March 27, 2010, 3:49 pm

Well, the optical drive is a different matter. These aren't generally an easy thing to change. Certainly, though, there are no BIOS tweaks or such that will limit your options. My Dell 13z, for instance, has a third party hard drive and memory.

Hans Gruber

March 27, 2010, 4:14 pm

Cheers Ed, that's good to know. I feel safer going for Dell now. Ta.


March 27, 2010, 6:43 pm


Someone in my family has the Inspiron 1750, and it has easy access to the hard drive and RAM. Not sure how major the chassis changes are between that and this one.


March 27, 2010, 7:40 pm

I hope build quality in the long term has improved a lot on the Inspiron line! I get the older Inspirons in for repair all the time with loose keys, broken hinges, cracked screen bezels etc. To be fair to them though, they were a very popular line of laptops so you would expect to see more for repair since there is more out there.

I'd personally go for one of Dell's Studio laptops every time though. I think the slight premium is well justified over the Inspirons.


March 27, 2010, 11:01 pm


ALL the things you mention are lack of care nothing wrong at all with inspirons.


March 27, 2010, 11:10 pm

@hank: Yes and no. While most such damage is from misuse, it doesn't necessarily mean the person was out and out negligent. For instance, you can easily crack the screen or hinge by opening it from one side and not the middle - easily done when in a rush. PoisonJam is also quite right to point out that the Studio line are better built.


March 28, 2010, 9:12 pm


Opinion, dropped mine 15 ft onto a hard car park below whilst using it one summer it survived intact when most laptops would easily fall to bits. I am not suggesting this as a test but PoisonJam gave the impression the build quality was a shambles. Mine must have been a toughbook it appears, no loose keys, no cracked bezels, no broken hinges.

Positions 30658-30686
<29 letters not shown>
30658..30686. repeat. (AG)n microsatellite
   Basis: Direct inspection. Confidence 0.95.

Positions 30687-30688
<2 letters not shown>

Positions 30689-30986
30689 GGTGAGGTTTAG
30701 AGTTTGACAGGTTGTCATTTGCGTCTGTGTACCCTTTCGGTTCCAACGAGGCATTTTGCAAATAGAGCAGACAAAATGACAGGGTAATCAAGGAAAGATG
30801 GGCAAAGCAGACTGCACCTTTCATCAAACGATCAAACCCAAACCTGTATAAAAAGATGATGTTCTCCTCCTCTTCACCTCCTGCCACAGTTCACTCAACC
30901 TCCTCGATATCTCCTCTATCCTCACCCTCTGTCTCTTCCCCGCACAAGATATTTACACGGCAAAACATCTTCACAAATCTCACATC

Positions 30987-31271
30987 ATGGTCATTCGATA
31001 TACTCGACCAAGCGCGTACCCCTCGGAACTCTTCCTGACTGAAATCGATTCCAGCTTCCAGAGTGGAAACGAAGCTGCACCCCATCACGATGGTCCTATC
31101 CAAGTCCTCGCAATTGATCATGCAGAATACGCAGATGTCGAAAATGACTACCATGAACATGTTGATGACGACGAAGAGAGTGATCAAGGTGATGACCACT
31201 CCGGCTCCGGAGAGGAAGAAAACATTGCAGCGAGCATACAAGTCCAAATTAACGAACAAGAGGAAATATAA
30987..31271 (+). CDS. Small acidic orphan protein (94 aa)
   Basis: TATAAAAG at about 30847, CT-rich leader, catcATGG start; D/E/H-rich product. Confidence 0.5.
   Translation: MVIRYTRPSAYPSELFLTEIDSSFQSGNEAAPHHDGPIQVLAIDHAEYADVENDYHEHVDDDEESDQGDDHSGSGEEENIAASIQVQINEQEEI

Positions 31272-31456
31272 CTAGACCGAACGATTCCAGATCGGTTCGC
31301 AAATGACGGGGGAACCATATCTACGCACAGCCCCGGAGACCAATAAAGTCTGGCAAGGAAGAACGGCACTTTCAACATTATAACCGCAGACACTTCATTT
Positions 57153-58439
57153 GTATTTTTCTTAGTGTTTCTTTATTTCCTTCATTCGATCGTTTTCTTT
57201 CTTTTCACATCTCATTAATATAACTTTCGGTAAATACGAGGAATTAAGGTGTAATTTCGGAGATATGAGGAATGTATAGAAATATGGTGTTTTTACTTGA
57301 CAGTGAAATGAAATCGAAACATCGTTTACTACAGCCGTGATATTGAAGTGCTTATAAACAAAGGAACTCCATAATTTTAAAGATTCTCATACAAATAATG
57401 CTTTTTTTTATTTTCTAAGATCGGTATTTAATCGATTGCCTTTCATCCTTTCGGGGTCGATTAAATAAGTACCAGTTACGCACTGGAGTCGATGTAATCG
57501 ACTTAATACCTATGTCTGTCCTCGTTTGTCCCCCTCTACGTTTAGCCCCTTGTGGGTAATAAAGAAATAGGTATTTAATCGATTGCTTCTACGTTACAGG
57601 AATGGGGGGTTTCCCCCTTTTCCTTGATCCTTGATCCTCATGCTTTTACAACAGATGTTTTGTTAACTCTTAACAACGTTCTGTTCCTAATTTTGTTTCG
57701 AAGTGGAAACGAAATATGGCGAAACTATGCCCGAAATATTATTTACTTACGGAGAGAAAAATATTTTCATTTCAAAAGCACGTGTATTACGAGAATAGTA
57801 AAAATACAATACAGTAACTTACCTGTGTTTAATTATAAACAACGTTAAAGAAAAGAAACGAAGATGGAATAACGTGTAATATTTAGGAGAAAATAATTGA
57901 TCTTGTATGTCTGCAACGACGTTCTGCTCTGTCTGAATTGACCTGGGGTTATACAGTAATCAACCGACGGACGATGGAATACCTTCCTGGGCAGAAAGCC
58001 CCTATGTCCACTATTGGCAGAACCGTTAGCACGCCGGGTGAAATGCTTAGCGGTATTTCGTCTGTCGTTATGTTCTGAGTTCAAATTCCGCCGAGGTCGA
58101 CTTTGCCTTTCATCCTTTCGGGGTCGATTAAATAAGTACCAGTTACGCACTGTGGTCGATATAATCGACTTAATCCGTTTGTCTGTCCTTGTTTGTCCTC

Murray Brown

July 17, 2010, 3:16 pm

Does anyone make laptops these days with reflective screens?

craig clackett

October 26, 2010, 9:33 pm

I will not trust dell products I purchased a dell inspiron laptop 2 yrs ago for my eldest daughter, it has only been used about 20 times as I ended up letting her have my old note book as I upgraded and have just recently given it to the next one down but the battery is getting very hot.

I phoned up dell as it is still covered but they looked into it and have said the battery is at the end of its life cycle because the bios says so. After only being used about 20 times I dissagree, they say I need to buy a new one between £60 to £100 odd pounds because its not covered under the service.

I say Rubbish and in my opinion its a fire hazzard and unreliable, I will never trust Dell again and never purchase from them again.


Geoff Richards

October 27, 2010, 11:50 am

@craig - if you install this free utility it will give you all kinds of useful information about your laptop: http://www.cpuid.com/softwares...

Temperatures are in there, as well as the "wear level" reported by the battery. To give you an idea, I have used my Dell Inspiron 13z almost every day for the past year. It remains plugged in most of the time, but I have also run on battery-only and run it down dozens of times. My "wear rate" is 24% of brand-new capacity, meaning the battery will now hold three quarters of what it used to (which might cut a 4 hour battery life to 3 hours, for example).

This phenomenon is quite normal for modern Lithium-Ion rechargable batteries.

However, I do find your situation puzzling. If the laptop has basically sat in a drawer for 2 years, and genuinely only been charged 20 times, I don't see how the battery could possibly require replacing.

Post your test results below and see if they match Dell's claim.


November 10, 2010, 1:35 am

Hey i'm looking at a 1764 for a good price with the i5.

Is it possible to add a graphics card after buying? presumably if there's the upgrade option, it's also possible to do it yourself?